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As more communities face water restrictions, many people are discovering how simple and practical drip and low-flow irrigation can be. These systems are easier to set up than they may appear, and once installed, they not only conserve water, but they also save a lot of work – just think how much time and effort you spend over the course of the season winding and unwinding hoses, attaching and moving sprinklers, and so on. These systems are ideal for those who would rather pull weeds than haul hoses to water them.

Also known as micro-irrigation, drip and low-flow watering systems use much less water than conventional methods. They regulate the amount of water supplied, taking the guesswork out of watering rates, and they distribute water close to individual plants, so water goes only where it’s needed, soaking slowly into the root zone, and isn't wasted on walkways and weeds or lost to evaporation and wind. Not only are these methods extremely efficient, but they are also inexpensive, unobtrusive, and easy to install. Our free Irrigation Design Guide will help you plan the most effective irrigation system at the lowest cost.

To help you get started, we’ve assembled some basic kits covering a variety of situations. These kits are the easiest way to set up a complete system, but we also offer a full range of compatible components and accessories, all durably made to commercial-quality standards in the USA or Australia, leaders in drip irrigation manufacturing. These versatile and interchangeable parts make it easy to expand on any of our kits or to design your own customized system by following the simple steps outlined below. You can even adapt your system to changing seasons, crops or conditions, expand it to cover new areas, or completely reconfigure the system from year to year with surprising ease.

Planning the system well is the key to success, and the information here, as well as the tips in our Irrigation Design Guide, can help you plan and install an effective, customized irrigation system in any garden.
Planning Your System
Choosing Components
To plan any irrigation system, consult our free Irrigation Design Guide. Full of general irrigation and layout advice, it explains how the various components work, and can help you decide which emitters suit your needs. The product descriptions on these catalog pages, and the charts on pages 2 and 3, can also help guide your selection. Once you've chosen emitters, you can plan a hose system to supply water to them. For over 100', use 5/8" header hose; otherwise, 1/2" is fine.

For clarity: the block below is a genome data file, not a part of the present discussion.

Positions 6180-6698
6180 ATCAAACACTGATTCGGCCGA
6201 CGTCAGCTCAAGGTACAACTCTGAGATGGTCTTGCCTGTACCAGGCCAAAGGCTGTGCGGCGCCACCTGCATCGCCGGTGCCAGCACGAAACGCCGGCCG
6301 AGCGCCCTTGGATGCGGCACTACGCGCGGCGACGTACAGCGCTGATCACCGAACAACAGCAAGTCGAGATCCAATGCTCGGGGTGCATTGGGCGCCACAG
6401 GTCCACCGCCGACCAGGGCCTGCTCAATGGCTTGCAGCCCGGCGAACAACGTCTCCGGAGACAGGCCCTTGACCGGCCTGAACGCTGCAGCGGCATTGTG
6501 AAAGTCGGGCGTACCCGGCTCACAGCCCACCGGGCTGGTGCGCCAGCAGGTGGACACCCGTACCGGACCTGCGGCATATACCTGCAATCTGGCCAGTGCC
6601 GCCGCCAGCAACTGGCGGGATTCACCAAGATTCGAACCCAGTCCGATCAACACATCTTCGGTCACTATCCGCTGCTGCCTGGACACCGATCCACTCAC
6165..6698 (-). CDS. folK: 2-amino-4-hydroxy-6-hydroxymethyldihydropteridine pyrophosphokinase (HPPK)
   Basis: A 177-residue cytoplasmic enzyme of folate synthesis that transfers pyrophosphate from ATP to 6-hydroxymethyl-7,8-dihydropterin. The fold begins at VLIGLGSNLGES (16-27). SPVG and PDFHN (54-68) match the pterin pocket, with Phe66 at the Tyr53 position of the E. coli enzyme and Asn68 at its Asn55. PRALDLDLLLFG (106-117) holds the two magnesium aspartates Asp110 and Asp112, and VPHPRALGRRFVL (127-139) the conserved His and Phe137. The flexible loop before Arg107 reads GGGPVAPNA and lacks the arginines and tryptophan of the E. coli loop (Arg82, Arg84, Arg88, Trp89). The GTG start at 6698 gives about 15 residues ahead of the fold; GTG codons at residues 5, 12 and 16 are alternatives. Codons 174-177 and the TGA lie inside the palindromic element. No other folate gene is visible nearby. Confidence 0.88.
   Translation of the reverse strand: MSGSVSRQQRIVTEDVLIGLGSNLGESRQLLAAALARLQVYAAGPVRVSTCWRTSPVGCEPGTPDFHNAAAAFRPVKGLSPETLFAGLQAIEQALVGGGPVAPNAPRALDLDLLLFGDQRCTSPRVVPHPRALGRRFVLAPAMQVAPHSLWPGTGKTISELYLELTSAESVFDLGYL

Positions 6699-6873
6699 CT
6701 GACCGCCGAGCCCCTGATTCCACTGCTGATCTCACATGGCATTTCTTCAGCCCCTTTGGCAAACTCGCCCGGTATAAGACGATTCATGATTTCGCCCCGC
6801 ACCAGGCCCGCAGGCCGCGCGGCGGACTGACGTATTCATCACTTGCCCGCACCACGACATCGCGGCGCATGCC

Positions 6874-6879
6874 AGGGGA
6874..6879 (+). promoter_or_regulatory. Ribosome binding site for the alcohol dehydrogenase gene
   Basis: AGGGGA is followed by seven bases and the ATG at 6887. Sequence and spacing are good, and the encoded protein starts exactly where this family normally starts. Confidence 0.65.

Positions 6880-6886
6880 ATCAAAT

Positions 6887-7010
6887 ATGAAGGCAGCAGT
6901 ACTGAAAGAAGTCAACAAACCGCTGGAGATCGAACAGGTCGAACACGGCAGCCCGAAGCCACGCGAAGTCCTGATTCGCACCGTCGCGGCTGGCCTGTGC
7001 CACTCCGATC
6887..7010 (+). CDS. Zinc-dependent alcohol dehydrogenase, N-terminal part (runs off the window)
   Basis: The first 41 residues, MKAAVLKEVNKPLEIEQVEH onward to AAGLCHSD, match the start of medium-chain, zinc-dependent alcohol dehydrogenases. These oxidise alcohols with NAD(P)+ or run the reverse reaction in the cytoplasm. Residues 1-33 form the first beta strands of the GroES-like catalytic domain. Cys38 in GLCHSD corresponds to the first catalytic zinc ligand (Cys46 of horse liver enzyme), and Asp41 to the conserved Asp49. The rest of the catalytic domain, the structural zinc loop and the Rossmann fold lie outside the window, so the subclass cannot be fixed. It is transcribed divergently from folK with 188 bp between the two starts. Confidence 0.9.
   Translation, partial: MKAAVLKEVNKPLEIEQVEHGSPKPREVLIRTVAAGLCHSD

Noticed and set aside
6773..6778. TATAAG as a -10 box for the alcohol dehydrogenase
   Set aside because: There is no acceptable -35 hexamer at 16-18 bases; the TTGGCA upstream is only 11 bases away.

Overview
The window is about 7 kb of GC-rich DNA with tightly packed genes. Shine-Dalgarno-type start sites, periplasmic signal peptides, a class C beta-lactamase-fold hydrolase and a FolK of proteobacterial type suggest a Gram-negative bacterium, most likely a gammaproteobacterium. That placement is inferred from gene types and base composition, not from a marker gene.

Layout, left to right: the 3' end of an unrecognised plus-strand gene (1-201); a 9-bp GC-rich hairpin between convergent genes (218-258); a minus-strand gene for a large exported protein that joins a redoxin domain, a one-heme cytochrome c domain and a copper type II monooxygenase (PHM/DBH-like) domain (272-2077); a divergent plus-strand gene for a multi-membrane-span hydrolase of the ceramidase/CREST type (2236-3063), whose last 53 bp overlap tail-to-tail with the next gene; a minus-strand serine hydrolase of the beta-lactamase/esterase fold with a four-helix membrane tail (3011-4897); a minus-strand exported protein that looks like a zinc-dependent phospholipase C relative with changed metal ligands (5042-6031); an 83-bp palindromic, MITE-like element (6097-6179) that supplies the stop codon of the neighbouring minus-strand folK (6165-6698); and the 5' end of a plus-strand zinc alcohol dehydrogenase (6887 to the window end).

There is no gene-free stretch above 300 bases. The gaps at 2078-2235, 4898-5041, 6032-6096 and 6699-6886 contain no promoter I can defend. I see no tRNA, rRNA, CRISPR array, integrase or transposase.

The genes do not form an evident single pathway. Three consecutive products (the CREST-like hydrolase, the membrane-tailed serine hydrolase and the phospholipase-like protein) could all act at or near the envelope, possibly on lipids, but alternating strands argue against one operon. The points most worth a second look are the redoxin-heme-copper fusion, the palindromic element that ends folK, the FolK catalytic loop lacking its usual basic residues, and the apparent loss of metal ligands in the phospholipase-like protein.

Determining Your Flow Rate
To plan the system, it helps to know how much water flow is available. Time how long it takes to fill a 5-gallon pail with your faucet. If it takes 1 minute, the rate is 5 gallons per minute (300 gallons per hour); if it takes 2 minutes, it's 2-1/2 gallons per minute. Use the charts on pages 2 and 3 to see if you have enough flow to run the chosen emitters. If they take more water than is available, split the system into separate lines on timers set for different times of day.

Installing the Header Hose
A header hose is the main 1/2" or 5/8" diameter hose that supplies water from the faucet to the system. Using a faucet connector, attach a header hose long enough to reach the desired areas. Optional components, such as timers, can easily be added. If the pressure is over 30 psi (or unknown), use a pressure regulator for troublefree operation. To prevent blockage, a filter is recommended. T-connectors and elbows pressfit onto the header hose to make branches and 90° bends in the line. Finally, a compression end seals the end of the header hose.

Installing Feeder Lines
Feeder lines connect the header hose to individual emitters. With a hole punch, make holes at appropriate places in the header hose. The feeder lines fit onto simple one-piece connectors, which press-fit snugly and easily into the holes, without glue, gaskets or other parts.

Installing Emitters
All hose-end watering devices, such as sprinklers, soaker hoses, drippers, bubblers or misting jets, are called emitters. Adjustable emitters let you regulate the flow to fine-tune the watering pattern, while pressure-compensating emitters provide consistent coverage regardless of slope or hose length, which could otherwise affect water pressure. All our emitters attach easily to 1/4" feeder line without tools, adhesives or connectors. Cut feeder lines to length, position them and press-fit them into the emitters.

So, in summary, you will need the following as a minimum to set up a drip and low-flow line:

  1. a header hose (use 1/2" I.D. for runs under 100', 5/8" I.D.
    for longer runs)
  2. a faucet connector that includes a filter
  3. a pressure regulator (if your pressure is over 30 psi or unknown)
  4. a T-filter, recommended for any dripper system
  5. a compression end (to keep water from running out the
    end of the header hose.

Then install the emitters, either directly to the header hose or with 1/4" I.D. feeder lines.


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